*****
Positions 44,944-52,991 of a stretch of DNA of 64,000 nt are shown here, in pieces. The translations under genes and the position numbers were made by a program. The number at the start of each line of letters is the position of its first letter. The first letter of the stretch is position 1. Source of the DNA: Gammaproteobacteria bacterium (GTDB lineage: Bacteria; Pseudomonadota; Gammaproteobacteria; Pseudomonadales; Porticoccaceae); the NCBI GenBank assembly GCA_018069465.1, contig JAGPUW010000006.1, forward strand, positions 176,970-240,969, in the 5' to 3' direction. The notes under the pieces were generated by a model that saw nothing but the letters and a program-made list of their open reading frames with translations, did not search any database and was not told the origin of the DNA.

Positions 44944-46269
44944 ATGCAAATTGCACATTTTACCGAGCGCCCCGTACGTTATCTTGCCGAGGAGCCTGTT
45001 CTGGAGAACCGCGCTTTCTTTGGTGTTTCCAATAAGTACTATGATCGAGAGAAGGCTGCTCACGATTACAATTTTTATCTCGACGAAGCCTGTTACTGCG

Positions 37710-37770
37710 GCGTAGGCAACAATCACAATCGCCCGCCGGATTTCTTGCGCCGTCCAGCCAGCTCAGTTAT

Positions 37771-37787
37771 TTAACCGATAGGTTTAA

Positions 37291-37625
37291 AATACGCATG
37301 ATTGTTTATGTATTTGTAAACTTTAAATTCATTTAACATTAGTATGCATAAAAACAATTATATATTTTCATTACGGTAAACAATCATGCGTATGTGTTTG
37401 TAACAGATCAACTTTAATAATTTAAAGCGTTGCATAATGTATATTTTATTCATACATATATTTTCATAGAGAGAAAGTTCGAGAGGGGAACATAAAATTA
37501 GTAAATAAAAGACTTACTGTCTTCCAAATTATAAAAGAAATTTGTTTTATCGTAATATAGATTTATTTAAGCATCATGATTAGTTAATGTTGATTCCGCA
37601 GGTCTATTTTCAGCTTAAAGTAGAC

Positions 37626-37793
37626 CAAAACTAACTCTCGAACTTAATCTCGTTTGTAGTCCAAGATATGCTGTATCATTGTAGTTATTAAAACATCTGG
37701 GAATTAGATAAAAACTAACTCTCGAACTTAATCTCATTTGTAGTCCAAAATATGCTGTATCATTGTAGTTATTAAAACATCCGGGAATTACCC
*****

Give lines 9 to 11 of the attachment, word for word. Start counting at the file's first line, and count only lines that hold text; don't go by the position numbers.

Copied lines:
Positions 37291-37625
37291 AATACGCATG
37301 ATTGTTTATGTATTTGTAAACTTTAAATTCATTTAACATTAGTATGCATAAAAACAATTATATATTTTCATTACGGTAAACAATCATGCGTATGTGTTTG